b) even if there is a prohibition here (which i find very hard to believe that you could be doing something like the goiyim by NOT doing something (but i'm sure that hlacha machine in between your ears will come up with some example or another)) i'd still do it. for the sake of what it represents (see my post) if i have to go to gehenim for this act of solidarity so be it and let it be the worst reason. and i hope the sabra doesn't mind me saying this- but i think i could stand behind you on this one. since your wearing your dog tag (which i don't think has any source in halacha either) is of the same idea.
zu raq daati

Nemo said...

Mate, I didn't make it up and there is certainly no Halachik machine between my ears. This wasn't even my opinion {I stood silently!}.

My point was simply that when one pulls over to the side of the road, and hops out of their car for those two minutes, rather than futily standing silent, they should take the opportunity to say a silent Mizmor Tehillim. You surely know what the Tzemach Tzedek said about the power of Tehilim- that if we knew the potency of the words, we would say it all day. Howabout the potency of two minutes?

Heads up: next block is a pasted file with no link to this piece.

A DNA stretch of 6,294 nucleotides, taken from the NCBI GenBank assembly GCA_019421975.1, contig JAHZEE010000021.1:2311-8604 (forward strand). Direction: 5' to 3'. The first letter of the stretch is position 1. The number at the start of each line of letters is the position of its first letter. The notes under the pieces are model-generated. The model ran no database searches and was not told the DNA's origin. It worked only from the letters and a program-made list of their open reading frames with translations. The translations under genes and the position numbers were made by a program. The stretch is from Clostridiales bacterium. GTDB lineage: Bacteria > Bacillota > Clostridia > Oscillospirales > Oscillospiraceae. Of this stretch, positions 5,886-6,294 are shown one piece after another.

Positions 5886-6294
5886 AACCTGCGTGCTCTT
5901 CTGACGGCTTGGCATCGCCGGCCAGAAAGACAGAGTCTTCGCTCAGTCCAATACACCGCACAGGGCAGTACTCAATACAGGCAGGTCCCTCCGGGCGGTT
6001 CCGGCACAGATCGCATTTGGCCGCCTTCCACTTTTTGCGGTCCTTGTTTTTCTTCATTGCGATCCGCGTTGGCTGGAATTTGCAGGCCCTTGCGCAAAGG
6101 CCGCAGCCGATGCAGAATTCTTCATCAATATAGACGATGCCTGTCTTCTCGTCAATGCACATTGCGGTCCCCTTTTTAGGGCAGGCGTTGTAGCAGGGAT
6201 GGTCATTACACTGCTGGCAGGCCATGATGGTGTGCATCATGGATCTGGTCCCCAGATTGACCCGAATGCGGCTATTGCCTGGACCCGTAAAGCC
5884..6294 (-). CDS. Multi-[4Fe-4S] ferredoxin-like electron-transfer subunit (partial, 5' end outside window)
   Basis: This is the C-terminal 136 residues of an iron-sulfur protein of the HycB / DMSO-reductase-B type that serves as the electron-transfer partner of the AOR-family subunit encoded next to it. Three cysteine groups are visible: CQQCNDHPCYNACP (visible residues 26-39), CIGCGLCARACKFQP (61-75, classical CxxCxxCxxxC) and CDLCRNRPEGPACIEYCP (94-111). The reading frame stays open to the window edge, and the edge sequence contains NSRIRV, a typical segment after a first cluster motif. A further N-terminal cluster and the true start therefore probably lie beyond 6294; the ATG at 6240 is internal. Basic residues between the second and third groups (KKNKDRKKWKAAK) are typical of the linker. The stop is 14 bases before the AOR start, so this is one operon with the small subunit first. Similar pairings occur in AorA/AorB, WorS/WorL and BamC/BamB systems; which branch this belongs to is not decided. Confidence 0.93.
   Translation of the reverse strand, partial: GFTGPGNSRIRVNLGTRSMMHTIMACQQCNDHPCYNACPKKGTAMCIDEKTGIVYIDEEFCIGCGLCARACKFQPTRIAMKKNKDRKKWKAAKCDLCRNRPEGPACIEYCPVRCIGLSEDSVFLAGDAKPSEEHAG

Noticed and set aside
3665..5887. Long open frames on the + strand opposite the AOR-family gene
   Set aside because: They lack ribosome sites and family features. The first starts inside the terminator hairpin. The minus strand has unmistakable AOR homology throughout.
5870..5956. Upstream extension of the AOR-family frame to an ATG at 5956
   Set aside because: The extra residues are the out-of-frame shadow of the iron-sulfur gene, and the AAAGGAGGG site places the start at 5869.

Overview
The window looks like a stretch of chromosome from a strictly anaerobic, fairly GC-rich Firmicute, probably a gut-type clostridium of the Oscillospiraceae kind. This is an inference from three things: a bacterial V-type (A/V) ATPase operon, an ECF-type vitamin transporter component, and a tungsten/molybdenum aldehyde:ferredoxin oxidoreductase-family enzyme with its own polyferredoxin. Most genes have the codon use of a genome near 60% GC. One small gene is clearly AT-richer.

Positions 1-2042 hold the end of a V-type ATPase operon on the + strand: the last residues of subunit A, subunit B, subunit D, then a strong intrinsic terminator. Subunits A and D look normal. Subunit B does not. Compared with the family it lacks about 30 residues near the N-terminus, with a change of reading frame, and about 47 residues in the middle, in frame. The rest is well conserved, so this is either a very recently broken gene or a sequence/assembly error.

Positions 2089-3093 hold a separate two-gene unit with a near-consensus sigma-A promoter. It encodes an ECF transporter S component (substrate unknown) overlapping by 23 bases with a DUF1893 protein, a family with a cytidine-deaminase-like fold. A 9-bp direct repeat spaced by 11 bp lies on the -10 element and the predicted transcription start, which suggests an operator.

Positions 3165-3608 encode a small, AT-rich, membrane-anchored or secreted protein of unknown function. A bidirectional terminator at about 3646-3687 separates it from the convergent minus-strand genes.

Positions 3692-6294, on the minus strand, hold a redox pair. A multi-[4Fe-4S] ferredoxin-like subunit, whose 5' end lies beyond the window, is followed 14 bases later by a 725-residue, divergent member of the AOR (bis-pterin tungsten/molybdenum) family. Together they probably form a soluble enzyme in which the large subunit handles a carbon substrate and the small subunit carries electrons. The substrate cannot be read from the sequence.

I didn't say that we've got to make a Hafgana and that every person on the road must agree with us, my point is that WE as Frum Jews have to prioritize. Do you see a contradiction? I never said not to take part, I said to look at the situation realisticly, and utilize it accordingly.

Just some side points:

1. Your logic in B} is inherently flawed- You ARE doing an action when you stop. It's irrelevant really.

2. In general, if something is a Halacha, then it is the command for a Jew, whether it feels good and right or not. If there are Rabbonim that say that something is Assur, while others say that it's Muttar, people must accord with their Rabbonim and not question the Rabbis' motivations.

3. Whether the holiday is well meaning or not, it is a Zionist establishment. If you are a Frum Zionist, with the Poskim of Rav Kook, Hetzog, etc. then I have no Taayna against you, just a theological difference.

If you are Lubavitch, then you certainly have to do a bit of research on the matter before deciding that it's entirely all right. Technically speaking, the date is meaningless in the sense that every day of the year should hold such prominence for the fallen. But, because people do recognize these dates, and it is certainly an important reason to reflect, and in order to make a Kiddush Hashem, we can, should and must join in {besides Hey Iyar}. But there is nothing wrong with saying a bit of Tehillim! And to do that while all people {Tinokos Shenishba'u} are standing together and focused, is absolutely amazing.